Don’t Call It A Comeback

At my local comic book store, there is a section dedicated to adaptations from other media aptly titled, “TV/Movie/Video Game Comics.”  Alongside fresh titles for recent tie-ins, I have noticed a surge of comics that are providing dormant properties with a rebirth.   It is here that I have found newer comics based on cult classics like Army of Darkness, Firefly, and Galaxy Quest.  I am pleasantly surprised to see these comics, if for nothing else to know that there are other fans who adamantly wanted more adventures for these beloved characters.  The same warm fuzzy feeling takes over when I hear news of an old favorite game getting ported to a newer console (or better yet, any HD re-release by M2).  Naturally, when these two media intersect, the feeling is only magnified.

svchaosSNK vs Capcom: SVC Chaos was first released by SNK-Playmore for the arcade and Neo-Geo home console in July 2003.  For most of us in the States, we wouldn’t experience the game until it made its debut as an Xbox console exclusive in October of the following year.  As the only SNK-developed game in this particular Vs. series, SVC Chaos stands out from its predecessors.  The game looks and plays more like King of Fighters rather than so many other Capcom-developed titles.  Perhaps it is because of this difference that the game never had lasting (or immediate) appeal.  More likely, it is the extremely unbalanced character tiers and limited release that doomed SVC Chaos to the land of underwhelming games.

SVC1In spite of all of these flaws, I loved SVC Chaos, particularly for its interesting character selections from the more obscure titles.  Amongst the usual Street Fighter and Fatal Fury rosters were oddball gems like Firebrand from Ghost and Goblins and Mars People from Metal Slug.  The game had a much darker look compared to the Capcom-developed Vs. titles, which made it stand out and seem just a little bit cooler to a college-aged kid.  To top it all off, there was a comic series released to further chronicle the in-game story; something that Capcom never seemed to get off the ground for their other Vs. games.

The first volume of SVC Chaos hit stateside in April 2004.  Originally written and illustrated by Chi Wan Shum of Happy Comics in Hong Kong, these comics were translated into English and published by the now defunct ComicsOne Corp.  The series was released over eight volumes of graphic novels, with the final book published in January 2008.

SVC2The story of the SVC Chaos comics takes a bit of a leap from the very sparse plot details of the video game (people from tons of fighting games get together to punch each other), adding the idea of a limbo realm where epic battles take place.  During the opening pages of the first volume, the reader (and Ryu) is introduced to the Parallel World Tournament.  In this tournament, warriors past and present can do battle with one another to earn a single wish that can change their fate.  There is a catch to all of this potential glory: the only way to enter the Parallel World… is through death.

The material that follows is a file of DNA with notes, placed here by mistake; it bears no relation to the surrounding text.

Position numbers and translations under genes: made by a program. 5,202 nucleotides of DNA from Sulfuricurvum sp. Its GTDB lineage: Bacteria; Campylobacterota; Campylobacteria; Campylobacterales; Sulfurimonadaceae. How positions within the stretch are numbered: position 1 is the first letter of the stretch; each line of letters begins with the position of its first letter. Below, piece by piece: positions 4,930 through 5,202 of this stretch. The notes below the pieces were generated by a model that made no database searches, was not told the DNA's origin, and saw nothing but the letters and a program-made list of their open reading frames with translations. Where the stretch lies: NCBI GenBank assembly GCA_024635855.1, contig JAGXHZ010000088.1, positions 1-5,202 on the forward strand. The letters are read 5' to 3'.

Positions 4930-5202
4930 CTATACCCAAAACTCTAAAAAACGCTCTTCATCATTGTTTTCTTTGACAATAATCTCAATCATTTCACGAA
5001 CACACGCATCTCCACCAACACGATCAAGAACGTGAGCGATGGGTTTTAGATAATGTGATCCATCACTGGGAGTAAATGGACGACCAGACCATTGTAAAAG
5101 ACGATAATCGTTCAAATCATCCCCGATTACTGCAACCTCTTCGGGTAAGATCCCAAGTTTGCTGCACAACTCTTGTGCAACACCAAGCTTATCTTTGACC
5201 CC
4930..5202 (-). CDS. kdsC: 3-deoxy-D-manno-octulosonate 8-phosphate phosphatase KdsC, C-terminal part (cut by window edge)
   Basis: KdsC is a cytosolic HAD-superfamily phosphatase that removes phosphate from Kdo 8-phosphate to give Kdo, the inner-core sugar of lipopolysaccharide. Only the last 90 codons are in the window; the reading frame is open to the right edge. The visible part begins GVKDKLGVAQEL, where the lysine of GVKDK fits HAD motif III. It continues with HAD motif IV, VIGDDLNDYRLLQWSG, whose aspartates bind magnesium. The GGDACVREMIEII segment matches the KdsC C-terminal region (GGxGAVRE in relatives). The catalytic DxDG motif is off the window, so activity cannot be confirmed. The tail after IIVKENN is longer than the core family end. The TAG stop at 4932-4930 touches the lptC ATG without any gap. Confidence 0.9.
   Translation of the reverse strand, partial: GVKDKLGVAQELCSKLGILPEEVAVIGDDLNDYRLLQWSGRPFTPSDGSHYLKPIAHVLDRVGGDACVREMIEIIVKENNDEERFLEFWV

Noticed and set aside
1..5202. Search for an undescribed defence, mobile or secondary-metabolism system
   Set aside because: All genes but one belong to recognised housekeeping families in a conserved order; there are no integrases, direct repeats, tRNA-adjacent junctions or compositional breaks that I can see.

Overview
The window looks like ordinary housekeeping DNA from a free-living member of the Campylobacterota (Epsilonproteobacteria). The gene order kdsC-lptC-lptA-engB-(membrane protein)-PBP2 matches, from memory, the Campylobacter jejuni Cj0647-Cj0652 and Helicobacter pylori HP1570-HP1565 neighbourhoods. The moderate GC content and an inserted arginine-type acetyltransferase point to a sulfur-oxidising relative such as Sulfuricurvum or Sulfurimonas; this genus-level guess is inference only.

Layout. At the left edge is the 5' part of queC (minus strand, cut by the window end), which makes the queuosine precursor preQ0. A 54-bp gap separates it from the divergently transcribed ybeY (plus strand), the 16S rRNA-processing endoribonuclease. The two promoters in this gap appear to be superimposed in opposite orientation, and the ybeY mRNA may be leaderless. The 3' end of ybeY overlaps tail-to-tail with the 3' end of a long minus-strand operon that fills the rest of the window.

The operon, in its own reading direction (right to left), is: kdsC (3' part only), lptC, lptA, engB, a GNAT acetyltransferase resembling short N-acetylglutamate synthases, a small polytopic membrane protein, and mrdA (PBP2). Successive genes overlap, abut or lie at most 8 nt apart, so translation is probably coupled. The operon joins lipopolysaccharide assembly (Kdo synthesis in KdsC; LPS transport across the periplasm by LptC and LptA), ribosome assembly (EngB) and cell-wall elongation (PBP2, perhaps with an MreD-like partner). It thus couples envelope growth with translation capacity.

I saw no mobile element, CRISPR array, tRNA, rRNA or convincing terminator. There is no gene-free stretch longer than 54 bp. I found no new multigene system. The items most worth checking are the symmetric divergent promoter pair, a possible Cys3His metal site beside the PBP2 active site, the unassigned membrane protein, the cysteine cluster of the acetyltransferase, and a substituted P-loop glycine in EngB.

SVC3Don’t worry: the rest of the comic doesn’t involve classic fighting game characters offing themselves in order to battle in the Parallel World (save for Iori on the last page).  The remainder of Volume One introduces many familiar faces who have equally familiar motivations.  Bison still serves as the head of Shadaloo, maniacally conducting genetic experiments to create a race of superhuman soldiers to take over the world.  Vega and Balrog are his ever-present cronies, with Guile and Chun-Li working against the evil group.  Terry Bogard joins the battle against Shadaloo, but he is quickly defeated by a clone of Riot Iori.  Meanwhile, Kyo from King of Fighters has already crossed into the Parallel World, where he is locked in a losing battle with Dimitri from Darkstalkers.  Finally, we meet with the two heavyweights of the respective Capcom and SNK universes: Akuma and Mr. Karate.  The pair of warriors are trying to mutually destroy each other so they can fight endlessly in the Parallel World.

It may seem like I am just skimming over story details, but most of the comic focuses on the various battles between these characters.  In fact, the explanation of Parallel World reveals that the rules of this realm are basically the rules from the video game.  Paired battles occur once daily, the fighters have three heals per day, and a single “Exceed” attack to be used in each encounter.  So even in the context of the plot, fighting is all that seems to matter.

SVC4On the plus side, the gorgeous artwork makes each battle quite worthwhile.  Individual fighters are drawn to great detail, with a full-page splash for every introduction.  Brilliant colors are used throughout the comic, especially to highlight elemental attacks.  The panel work varies between multiple smaller frames for single hits and half-to-multi-page displays for special and super moves.  Many of the backgrounds contain minimal details, opting instead to focus on the action between characters.  Striking full-page illustrations are rather frequent in SVC Chaos, making the entire comic seem just as much of a poster book as a graphic novel.

Unfortunately, no amount of well-illustrated comics could save SVC Chaos from its fall from favor.  The game never really caught on at the tournament level of play, which seems to be the benchmark for fighting game success.  I am at least happy to read that the comic series continued for years after the game’s initial release.  Even though this title is locked away in gaming’s past, perhaps some developer will find a dog-eared copy of the graphic novel in a comic book shop and feel inspired to revisit this series once again.

For more bits and pieces on video game comics, be sure to check out Geek Force Network every Monday.  More info can be found here.


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